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Africa needs more funding for adaptation
More finance, capacity building for communities and institutions and use of technology are vital to making Africa adapt to climate change.
Speakers during a side event entitled “Climate Change Adaptation Funding in Africa: Experience from the Least Developed Countries Fund (LDCF) and Special Climate Change Fund (SCCF) and African Development Bank (AfDB)” expressed the need for more money for adaptation and resilience-building since Africa bears the brunt of climate change.
The discussion, which took place at the Africa Pavilion at COP21 climate meeting in Paris on Saturday and was moderated by the AfDB’s Director of Energy, Environment and Climate Change Alex Rugamba, focused on adaptation financing needs for Africa and innovative approaches to adaptation for the continent.
The event also focused on building community resilience in a rural to urban development set-up and the role of adaptation using a green economic model.
“Africa bears a disproportionate burden of the adverse impacts of climate change,” noted Rugamba. “Adaptation is therefore of immediate concern to Africa. It is incomprehensible that of all the issues that are so keenly important to the continent, adaptation would receive such little global attention. The OECD has noted that currently only about 14% of the resources mobilised for climate change is allocated to adaptation.
“It is also on record that only about 4% of adaptation financing ends up in Africa. To quote AfDB President Akinwumi Adesina, ‘Africa has been short-changed by climate change. It must not be short-changed by climate finance.’”
The AfDB Director noted that the Bank has done its part in financing adaption to the tune of US $2.3 billion over the last four years. Rugamba lauded donors who have channeled finance through the AfDB and Climate Funds hosted by the multilateral development banks including AfDB.
“I thank African leadership, through the Committee of African Heads of State on Climate Change (CAHOSCC) and African Ministerial Conference on Environment (AMCEN), for stressing the urgency of adaptation in Africa. The African Group of Negotiators stands with the Group of 77 and China in calling for the new agreement to include provisions for support to enhance adaptation action and implement approaches to address loss and damage that is not avoided through adaptation,” Rugamba said.
David Chama Kaluba, Principal Economist at the Ministry of Finance and National Planning in Zambia and a Green Climate Fund (GCF) board member, stressed the need for investing in people.
“We need to invest in people, so that they are able to assess risks and be able to determine whether the projects should focus on floods or drought management or be invested in economic projects. This way, funds will not go to waste,” Kaluba said.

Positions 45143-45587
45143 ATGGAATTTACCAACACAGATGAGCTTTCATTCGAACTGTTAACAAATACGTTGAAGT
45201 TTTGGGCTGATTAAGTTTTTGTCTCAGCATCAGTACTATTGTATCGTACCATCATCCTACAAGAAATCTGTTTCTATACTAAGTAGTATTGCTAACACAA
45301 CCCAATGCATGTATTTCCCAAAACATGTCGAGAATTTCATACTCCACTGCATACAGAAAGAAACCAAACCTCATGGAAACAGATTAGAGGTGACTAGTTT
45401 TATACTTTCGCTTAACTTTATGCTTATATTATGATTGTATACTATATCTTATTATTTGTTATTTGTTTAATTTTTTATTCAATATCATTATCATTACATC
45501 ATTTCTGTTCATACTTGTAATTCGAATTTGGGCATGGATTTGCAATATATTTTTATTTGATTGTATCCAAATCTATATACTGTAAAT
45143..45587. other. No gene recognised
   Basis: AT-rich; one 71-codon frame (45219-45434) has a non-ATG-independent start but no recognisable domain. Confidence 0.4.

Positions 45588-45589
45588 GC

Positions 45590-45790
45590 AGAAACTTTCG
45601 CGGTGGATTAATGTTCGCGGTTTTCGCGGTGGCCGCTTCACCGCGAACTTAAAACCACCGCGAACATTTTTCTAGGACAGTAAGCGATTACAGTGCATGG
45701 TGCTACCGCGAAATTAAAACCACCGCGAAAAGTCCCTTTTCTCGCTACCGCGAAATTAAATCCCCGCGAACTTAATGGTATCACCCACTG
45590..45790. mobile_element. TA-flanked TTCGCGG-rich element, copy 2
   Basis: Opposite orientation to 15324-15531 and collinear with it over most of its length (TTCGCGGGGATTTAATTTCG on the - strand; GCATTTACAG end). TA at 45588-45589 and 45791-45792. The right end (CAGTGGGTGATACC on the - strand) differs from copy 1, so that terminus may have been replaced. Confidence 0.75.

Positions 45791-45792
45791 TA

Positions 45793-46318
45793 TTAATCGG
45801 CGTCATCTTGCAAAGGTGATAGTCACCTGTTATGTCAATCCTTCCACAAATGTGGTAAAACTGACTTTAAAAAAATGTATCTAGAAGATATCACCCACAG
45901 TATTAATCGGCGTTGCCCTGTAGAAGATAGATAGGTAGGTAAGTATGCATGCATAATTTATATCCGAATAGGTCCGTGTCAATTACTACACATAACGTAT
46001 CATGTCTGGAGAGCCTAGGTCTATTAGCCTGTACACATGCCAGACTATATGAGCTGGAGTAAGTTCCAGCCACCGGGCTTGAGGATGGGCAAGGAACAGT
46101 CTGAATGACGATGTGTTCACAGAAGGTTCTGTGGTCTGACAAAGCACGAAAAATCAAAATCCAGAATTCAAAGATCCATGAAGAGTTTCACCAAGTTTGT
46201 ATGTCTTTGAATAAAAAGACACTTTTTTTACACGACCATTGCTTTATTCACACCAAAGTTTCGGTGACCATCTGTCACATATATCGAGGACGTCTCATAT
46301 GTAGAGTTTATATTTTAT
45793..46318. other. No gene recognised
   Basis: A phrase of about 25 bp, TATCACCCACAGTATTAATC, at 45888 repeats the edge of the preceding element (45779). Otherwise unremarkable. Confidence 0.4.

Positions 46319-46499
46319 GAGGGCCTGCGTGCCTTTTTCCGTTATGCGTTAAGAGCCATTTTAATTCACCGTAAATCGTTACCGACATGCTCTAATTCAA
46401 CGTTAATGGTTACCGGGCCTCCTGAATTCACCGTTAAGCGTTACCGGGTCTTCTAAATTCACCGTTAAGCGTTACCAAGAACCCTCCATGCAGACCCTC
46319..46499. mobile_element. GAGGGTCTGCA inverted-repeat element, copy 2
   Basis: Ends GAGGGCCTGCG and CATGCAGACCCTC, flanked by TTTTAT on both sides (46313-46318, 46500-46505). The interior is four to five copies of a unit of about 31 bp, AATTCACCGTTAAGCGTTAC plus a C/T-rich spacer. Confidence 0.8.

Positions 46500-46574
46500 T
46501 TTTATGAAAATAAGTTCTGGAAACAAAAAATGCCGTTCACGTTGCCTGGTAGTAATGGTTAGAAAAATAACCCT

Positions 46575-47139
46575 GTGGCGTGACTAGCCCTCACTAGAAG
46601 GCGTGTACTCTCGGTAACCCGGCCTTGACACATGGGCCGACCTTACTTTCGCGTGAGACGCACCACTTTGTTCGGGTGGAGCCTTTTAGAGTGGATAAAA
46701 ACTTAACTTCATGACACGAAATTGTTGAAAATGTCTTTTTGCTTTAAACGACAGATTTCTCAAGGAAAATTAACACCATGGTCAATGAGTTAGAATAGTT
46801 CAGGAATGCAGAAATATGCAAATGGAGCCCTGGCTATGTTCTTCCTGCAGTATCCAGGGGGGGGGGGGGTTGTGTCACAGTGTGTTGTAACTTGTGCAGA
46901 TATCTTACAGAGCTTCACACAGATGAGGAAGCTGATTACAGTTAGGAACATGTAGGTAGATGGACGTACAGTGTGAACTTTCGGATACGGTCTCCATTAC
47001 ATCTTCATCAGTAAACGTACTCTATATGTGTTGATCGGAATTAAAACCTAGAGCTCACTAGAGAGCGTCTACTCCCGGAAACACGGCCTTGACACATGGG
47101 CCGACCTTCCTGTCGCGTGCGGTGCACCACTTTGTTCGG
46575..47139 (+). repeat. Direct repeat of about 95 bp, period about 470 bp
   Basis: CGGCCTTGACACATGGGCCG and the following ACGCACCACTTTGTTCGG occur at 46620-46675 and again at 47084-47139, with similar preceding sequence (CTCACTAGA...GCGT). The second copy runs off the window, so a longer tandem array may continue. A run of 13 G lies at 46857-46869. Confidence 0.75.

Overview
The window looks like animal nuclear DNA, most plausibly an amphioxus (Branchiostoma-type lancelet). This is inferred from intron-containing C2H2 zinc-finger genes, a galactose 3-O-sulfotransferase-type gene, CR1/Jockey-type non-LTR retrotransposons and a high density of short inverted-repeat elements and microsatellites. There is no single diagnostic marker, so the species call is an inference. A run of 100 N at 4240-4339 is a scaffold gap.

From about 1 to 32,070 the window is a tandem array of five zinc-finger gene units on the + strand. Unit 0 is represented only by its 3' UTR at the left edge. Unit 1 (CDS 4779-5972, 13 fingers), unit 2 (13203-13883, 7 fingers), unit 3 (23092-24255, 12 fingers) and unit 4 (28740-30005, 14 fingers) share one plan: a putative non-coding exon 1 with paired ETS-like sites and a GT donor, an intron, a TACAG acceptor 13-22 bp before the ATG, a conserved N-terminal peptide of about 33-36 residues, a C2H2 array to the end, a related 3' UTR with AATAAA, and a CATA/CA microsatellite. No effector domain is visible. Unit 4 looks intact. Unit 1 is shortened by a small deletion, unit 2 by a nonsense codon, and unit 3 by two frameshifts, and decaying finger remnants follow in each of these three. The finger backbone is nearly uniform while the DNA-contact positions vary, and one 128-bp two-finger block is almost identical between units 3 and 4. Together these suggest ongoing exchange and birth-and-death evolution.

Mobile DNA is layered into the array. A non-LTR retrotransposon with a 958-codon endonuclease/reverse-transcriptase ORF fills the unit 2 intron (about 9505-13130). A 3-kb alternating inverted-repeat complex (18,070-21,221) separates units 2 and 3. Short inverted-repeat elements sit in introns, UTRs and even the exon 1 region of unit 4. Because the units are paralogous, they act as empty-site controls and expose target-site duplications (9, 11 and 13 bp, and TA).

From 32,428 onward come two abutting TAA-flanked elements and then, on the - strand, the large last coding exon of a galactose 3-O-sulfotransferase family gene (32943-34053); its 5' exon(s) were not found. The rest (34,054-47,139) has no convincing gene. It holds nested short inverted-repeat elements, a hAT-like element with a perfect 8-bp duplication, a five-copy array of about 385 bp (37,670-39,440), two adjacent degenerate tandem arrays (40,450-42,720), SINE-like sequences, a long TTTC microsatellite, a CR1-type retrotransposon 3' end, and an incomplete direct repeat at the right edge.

“We should empower rural communities with the right technological tools to invest in agriculture for enhanced food security and seek alternative sources of livelihoods other than planting main crops like maize which are vulnerable to climatic changes.”
Godwin Fishani Gondwe, Global Environment Facility (GEF) council member for Angola, Botswana, Lesotho, Malawi, Mozambique, Namibia, South Africa, Swaziland, Zambia and Zimbabwe, urged African governments to develop rural areas with a view to facilitating the movement of people and their products in order to access markets.
“We need to develop infrastructure like roads with good drainage systems to tackle floods, promote tourism and save lives,” Gondwe said.
Gustavo Fonseca, Director of Programmes at the GEF Secretariat, said the GEF is helping countries plan how to best use the money they receive from the Fund.
“We have already disbursed US $1.6 billion and 30% of the money goes to adaptation. We are targeting a 50:50 ratio for adaptation and mitigation,” Fonseca said.
He revealed that donors have pledged US $248 million and expressed hope that this will help bridge the gap in adaptation financing.
Fonseca also thanked the French Government for pledging to €25 million to the GEF.
Tao Wang, Director of Mitigation and Adaptation at the Green Climate Fund, noted that the institution had mobilized US $10.2 billion and has embarked on projects meant to combat the effects of climate change.
“We have accredited 20 national, regional and international entities to help us get this money to the beneficiaries that include least developed country (LDCs), small island nations and Africa. We want to interact more with credit entities, contributing and implementing countries to make our projects a success,” Wang said.
Ingrid Levavasseur, Deputy Head, Multilateral Development Institutions for the French Ministry of Economy and Finance, said France is working with adaptation projects and should involve communities and link them to national action plans if Africa is to move toward green economies.
All the speakers expressed need for more money to go to Africa for adaptation, pointing out that the US $100 billion has already been pledged for adaptation globally, and any other funds should go to Africa.
They opposed the idea of 50:50 ratio, noting that Africa bears the brunt of climate change, yet contributes to less than 4% of greenhouse gas emissions. If the continent experiences more than a 3 degree Celsius rise in temperature, more than US $10 billion will be required yearly for adaptation.